Screaming Circuits: January 2009


Oxidized Silver? What do you do???

I've written before about the shelf life of immersion silver PCBs. In that post, I alluded to the possibility of carefully cleaning an oxidized immersion silver pcb but I didn't say how to do it. Sometimes an oxidized board can be cleaned. Sometimes it can't.

Their are really only two industry recommended practices:

  1. Send the boards back to the fab house to have them re-plated
  2. Get new boards if re-plating is too expensive

That being said, you can sometimes use a large rubber eraser to clean them. It's easy to mess the boards up though so it won't always work. I would not do that in a production environment or with an expensive board. And it won't do anything for plated through holes for thru-hole parts. For that, you'll need to go back to your board house.

Here's what one of our engineers said about the process:

"The problem with immersion finishes, silver in this case, is that the oxidation or tarnish is the remaining oxide/sulfide/sulfate/chloride compound (depending on what's in the area to react with) conversion of original silver content. The immersion coating is so thin to begin with, cleaning away the tarnish would basically leave you with little to no silver and the undercoat (usually nickel) exposed. Also, the type of tarnish/contamination is a big factor. The sulfur compounds (sulfide/sulfate) are worse - i.e. cause more solderability problems, then the oxide/chloride compounds. I'm not a chemist, so don't ask why.... :) Of course, the only way to find out what particular type of contamination is most prevalent on a give board is to have it analyzed.... Probably cheaper to get new boards!"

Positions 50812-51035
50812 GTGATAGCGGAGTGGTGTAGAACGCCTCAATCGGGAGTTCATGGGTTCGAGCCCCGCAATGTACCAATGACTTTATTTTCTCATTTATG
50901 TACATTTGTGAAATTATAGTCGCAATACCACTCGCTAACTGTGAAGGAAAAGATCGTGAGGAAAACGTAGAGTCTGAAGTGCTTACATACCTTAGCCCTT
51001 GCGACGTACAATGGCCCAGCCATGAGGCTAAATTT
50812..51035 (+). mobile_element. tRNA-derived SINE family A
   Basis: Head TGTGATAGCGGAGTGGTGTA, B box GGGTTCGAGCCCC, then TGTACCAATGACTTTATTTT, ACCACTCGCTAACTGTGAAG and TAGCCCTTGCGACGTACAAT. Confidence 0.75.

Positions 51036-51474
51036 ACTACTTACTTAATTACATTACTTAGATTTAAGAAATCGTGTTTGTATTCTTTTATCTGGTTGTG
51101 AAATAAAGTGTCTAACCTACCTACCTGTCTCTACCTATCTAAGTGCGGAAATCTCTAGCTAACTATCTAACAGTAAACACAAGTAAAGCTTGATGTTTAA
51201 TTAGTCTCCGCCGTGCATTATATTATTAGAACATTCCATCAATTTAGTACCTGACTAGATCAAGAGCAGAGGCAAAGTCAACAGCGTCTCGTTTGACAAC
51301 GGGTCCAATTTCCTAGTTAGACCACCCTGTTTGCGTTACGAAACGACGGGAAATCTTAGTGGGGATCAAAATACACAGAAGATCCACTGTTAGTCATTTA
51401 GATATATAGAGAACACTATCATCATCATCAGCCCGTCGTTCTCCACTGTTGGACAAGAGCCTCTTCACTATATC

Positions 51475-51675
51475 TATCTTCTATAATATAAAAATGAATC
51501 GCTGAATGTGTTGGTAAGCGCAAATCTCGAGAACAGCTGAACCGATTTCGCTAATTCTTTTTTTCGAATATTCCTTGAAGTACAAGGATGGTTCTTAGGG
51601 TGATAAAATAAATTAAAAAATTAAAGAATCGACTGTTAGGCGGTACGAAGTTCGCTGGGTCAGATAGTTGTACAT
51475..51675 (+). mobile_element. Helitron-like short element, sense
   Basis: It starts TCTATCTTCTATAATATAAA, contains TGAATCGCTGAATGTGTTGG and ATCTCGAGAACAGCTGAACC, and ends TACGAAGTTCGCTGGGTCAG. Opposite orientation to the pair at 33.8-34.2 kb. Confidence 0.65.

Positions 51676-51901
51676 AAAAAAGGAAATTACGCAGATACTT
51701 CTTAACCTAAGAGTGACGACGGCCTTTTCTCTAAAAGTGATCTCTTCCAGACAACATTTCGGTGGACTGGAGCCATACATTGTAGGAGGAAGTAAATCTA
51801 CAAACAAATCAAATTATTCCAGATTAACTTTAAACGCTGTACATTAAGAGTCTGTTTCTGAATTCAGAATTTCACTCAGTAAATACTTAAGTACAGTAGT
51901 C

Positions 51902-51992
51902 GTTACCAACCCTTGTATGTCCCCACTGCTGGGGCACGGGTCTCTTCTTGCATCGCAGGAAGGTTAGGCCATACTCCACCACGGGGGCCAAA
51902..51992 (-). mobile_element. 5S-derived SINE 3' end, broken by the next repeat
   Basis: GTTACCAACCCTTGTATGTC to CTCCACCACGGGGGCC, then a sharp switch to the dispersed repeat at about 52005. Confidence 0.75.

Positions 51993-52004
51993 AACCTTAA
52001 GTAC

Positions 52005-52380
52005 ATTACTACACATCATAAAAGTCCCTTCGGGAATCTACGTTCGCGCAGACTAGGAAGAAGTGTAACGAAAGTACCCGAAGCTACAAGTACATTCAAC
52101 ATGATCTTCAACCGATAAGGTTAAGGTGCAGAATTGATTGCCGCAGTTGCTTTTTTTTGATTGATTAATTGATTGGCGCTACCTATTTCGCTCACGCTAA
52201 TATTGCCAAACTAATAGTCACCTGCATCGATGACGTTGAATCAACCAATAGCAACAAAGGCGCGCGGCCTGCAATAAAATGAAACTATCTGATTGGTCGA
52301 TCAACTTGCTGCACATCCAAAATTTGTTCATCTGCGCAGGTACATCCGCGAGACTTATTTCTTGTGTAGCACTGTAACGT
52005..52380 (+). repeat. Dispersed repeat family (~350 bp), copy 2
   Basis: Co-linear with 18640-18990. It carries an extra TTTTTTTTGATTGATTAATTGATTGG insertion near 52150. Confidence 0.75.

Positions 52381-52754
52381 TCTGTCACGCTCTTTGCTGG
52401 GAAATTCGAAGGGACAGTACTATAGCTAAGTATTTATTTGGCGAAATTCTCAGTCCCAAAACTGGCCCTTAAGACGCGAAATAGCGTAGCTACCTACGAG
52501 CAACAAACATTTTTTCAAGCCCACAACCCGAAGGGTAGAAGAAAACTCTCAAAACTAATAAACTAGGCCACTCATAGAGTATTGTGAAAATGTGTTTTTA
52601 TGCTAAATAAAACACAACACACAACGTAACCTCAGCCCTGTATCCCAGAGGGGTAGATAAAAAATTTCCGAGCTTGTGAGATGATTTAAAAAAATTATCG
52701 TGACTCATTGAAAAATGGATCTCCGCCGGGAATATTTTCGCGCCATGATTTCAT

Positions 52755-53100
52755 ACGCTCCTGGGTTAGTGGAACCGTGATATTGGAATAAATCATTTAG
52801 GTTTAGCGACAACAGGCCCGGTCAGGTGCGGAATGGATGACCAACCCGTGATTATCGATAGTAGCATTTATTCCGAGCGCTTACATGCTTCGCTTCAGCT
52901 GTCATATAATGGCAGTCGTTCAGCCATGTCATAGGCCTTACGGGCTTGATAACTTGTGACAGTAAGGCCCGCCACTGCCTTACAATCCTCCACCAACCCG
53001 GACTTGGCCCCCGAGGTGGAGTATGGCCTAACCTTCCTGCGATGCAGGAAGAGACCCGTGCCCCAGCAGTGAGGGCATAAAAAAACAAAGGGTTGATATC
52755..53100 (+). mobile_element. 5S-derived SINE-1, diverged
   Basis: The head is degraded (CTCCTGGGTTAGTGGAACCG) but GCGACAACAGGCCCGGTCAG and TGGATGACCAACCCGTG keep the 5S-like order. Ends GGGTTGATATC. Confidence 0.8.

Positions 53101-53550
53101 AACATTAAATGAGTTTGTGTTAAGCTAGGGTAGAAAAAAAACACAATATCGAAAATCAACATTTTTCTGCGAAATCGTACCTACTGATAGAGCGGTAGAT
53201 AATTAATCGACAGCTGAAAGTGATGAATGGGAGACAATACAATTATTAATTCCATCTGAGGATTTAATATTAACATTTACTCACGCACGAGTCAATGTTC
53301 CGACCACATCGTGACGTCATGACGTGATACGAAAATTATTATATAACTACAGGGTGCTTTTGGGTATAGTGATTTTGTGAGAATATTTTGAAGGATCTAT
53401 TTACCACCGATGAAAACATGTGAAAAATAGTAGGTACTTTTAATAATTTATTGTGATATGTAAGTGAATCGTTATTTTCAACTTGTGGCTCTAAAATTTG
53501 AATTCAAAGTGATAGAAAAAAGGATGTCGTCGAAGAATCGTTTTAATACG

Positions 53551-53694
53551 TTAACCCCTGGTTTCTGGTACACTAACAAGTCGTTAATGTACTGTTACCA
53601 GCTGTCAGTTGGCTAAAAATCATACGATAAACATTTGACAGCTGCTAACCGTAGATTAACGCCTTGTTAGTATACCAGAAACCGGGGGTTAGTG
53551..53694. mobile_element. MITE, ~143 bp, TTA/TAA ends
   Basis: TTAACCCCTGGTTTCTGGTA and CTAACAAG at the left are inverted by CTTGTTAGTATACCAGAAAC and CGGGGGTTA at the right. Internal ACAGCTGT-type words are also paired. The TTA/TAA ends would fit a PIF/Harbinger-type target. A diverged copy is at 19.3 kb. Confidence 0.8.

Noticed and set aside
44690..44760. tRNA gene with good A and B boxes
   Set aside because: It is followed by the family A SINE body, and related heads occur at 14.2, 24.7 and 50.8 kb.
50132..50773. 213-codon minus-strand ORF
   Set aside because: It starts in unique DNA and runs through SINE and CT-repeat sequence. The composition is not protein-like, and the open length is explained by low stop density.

I've heard about some studies at Sandia National Labs regarding the life and solderability of tarnished silver boards. I'll try to look that up and if I can find it, I'll post some notes about it.

Duane Benson
sulfide, sulfate
sulfide, sulfate
Swiftly fly the years
One season following another
Laden with happiness and tears

Speaking of Common QFN Issues...

Classic via in qfn pad Here is the classic QFN via in pad. It simply isn't possible to solder the center pad properly with that much open via real estate.

The best way to deal with this is to fill the holes with something that will still do a good job of conducting heat away and then plate over the holes.

Barring that, you could put solder mask caps over the holes on the component side shown here. Most manufacturers recommend that the soldermask cap diameter be 100 - 125 um wider than the via to minimize voiding and thermal insulation.

Some people will put soldermask caps on the back side of the board. That may work, but it still tends to be problematic. Solder can still wick down in the vias leading to excess voiding. The via caps can pop open resulting in an open via that sucks solder off of the pad.

Duane Benson
Look closely and you might see Paul Lynde in the center via

Novel QFN Land Pattern

Novel QFN groundingBecause the center land is so much bigger then the side pads, QFN solder paste can be a problem if not handled properly. I've written about options before, but here's another approach. I ran across this QFN land pattern the other day.

This one's a bit easier to start with because either there aren't any vias needed or they and filled and plated over. It also looks like there isn't much of a thermal issue here. In some cases the center pad is needed for heat sinking, but in other it's just there as a ground. My guess is the latter is the case here.